My family tries to get together every 4th of July. I love seeing my kids interact with all their cousins and transmit all the Ohio germs to Missouri and North Carolina.
While the adults sit around at night, tales of our youth always seem to pop up. This year was no different. We talked about the bus this year.
As kids, we rode the bus to school. We were the first stop of the day on a ride that took an hour. My teachers thought I had horrible hand writing, but actually I was just doing my homework on the bus. The back roads we took were very bumpy and we would sit in the back and time the bumps so that we could get maximum height on the bounces. I remember seeing one kid bounce over the top of the seat and land head-first on the seat in front of him. To make things worse, on the ride home we were not the first ones dropped off as the bus re-traced its route backwards. We were dropped off at the halfway point of the route so I spent about 90 minutes a day on the bus.
The bus stop was about 100 yards from our house off a major highway. On the mornings when we got there early, we'd stand about 10 feet away from traffic traveling 60mph. When trucks would pass we would dare to stand as close as possible to the road to get pushed around by the wash of air. But most days we were late. I'd be putting on my first sock when you would hear someone yell, "BUS!" In a flurry, we all grab 75% of the stuff we were supposed to take to school and head out the door. As I exited the house, I could see the person who yelled now getting on the bus with someone sprinting half way down the road and me trailing behind thinking about how I was going to eat with my lunch money sitting on the counter. With the bus stopped, traffic would begin in build on either side of the road, held back by the bus' red flashing lights. Sometimes it would take all of us three minutes to run to the stop. I assume people changed their drive schedules to avoid our stop.
At the bus stop there was plenty to do. There was always trash that people had thrown out of their cars. Sometimes there would be fast food bags half filled with food and half filled with ants. There was always a dead animal and then usually the things that eat dead animals. When the trash on our side of the road was thin, sometimes one of the daring youth would sprint across the road and see what was in the ditch on the other side. Once we found a gumball machine with the money gone and the gumballs wet and ruined on the inside of the broken glass top. Sometimes there was a Playboy or Hustler in a state of sogginess, hopefully from the rain. The pages would be all stuck together, but careful peeling would reveal bits of pink.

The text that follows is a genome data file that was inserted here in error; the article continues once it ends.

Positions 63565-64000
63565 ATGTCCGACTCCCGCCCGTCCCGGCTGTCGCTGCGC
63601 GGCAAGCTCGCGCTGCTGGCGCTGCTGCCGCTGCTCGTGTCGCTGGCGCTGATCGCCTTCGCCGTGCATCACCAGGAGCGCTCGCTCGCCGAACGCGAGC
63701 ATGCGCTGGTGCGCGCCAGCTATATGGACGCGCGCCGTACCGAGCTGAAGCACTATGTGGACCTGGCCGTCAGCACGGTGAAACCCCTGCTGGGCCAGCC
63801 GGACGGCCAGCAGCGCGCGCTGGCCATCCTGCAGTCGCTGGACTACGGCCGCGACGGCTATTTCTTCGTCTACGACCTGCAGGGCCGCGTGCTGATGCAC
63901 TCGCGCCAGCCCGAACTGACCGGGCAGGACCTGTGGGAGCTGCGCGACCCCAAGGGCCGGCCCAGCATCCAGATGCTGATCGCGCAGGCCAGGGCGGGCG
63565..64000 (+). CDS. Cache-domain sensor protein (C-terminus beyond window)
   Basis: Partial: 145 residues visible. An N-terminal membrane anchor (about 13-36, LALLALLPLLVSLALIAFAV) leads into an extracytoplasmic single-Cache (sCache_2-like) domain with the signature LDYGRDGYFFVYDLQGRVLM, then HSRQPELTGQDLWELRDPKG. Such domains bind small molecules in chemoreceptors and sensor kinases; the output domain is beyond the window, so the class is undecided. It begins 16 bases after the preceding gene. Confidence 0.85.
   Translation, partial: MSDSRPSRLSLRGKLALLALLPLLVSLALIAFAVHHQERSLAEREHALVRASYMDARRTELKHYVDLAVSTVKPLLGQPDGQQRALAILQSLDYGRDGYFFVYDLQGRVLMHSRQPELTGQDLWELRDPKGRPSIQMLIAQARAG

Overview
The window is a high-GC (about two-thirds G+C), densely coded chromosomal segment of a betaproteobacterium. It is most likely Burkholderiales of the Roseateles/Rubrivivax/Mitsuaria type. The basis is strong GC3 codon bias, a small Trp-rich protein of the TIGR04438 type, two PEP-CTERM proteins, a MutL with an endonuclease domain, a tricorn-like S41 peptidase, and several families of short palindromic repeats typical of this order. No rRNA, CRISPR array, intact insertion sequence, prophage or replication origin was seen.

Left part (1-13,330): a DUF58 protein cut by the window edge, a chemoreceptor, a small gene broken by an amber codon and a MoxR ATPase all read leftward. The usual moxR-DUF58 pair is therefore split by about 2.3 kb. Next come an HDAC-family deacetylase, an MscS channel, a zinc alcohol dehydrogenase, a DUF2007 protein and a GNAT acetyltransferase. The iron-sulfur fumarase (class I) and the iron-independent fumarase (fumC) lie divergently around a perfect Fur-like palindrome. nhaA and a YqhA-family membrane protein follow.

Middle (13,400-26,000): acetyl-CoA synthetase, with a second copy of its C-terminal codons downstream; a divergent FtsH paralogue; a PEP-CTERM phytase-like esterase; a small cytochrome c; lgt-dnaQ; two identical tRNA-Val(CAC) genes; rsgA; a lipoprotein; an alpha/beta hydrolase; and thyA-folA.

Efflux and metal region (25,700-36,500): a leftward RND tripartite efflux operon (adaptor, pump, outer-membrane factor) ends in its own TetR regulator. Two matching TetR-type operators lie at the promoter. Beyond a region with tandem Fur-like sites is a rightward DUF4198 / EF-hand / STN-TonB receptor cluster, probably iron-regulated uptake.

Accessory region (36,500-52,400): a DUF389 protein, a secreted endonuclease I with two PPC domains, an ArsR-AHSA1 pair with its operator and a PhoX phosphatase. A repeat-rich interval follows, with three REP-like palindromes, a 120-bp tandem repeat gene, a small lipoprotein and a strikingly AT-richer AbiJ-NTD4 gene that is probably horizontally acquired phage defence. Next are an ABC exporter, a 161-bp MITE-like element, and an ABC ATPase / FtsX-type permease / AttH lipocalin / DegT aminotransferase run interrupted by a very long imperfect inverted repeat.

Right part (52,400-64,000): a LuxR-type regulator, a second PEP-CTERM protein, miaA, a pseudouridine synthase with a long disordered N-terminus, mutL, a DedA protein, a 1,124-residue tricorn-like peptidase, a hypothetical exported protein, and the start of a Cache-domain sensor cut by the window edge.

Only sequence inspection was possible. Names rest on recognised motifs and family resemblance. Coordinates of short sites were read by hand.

The last option for entertainment was the stop sign. We would climb it and swing from the pole. If I ran around it fast enough with one hand holding on, I could actually make a complete flying circle with my feet not touching the ground.
Then one day my parents got a letter from school. It said that then needed to ensure that I was properly cleaned up when I left the house to be prepared for school. They were mortified and ensured that I was presentable upon leaving the house to catch the bus. Cleanliness was ensured, but they got a phone call a few days later. While what was actually said is up to debate between my parents, the phrase that everyone agrees on was that I was a "dirty little boy." My parents were baffled. They were sending me out the door clean, so I must be getting dirty on the way to school. Some brief interviews with my brother and sister and well as a trip to the bus stop showed the culprit. The stop sign pole was covered in black grease. I'd be sent out the door clean, make a few laps on the pole and my hands and face would be nicely covered. So my parents banned me from the pole.
I rode the bus through the first half of my senior year until Russ got a car and drove me to school. Before Russ had a car, I would sneak in though the high school kitchen so that the my classmates would not see my bus riding shame. By that time, the city school busing department got smart and the bus would actually turn down my road and pick us up in front of our house. This way the bus would give us a five minute warning as it roared past our house and then turned around to pick us up. Even with that five minutes we were still usually running our the door with the driver leaning on the horn.
Here is my tribute to all my bus drivers: Thank you for not beating us when were were late or loud or obnoxious. Thanks for finding the stuff we left behind and knowing exactly what child the crap belonged to. Thanks for not telling our parents and thanks for not making assigned seats. And thanks for giving us a warning look first in that big overhead mirror.
Mrs. Bibby (Retired after 30 years service. Her last two were with me.)
Mr. Sigler (Paralyzed in a car accident.)
Miss. Budd (She had beehive hair. The bus smelled like cigarettes with her.)
Mrs. Norris (Who was actually just Miss Budd, but married.)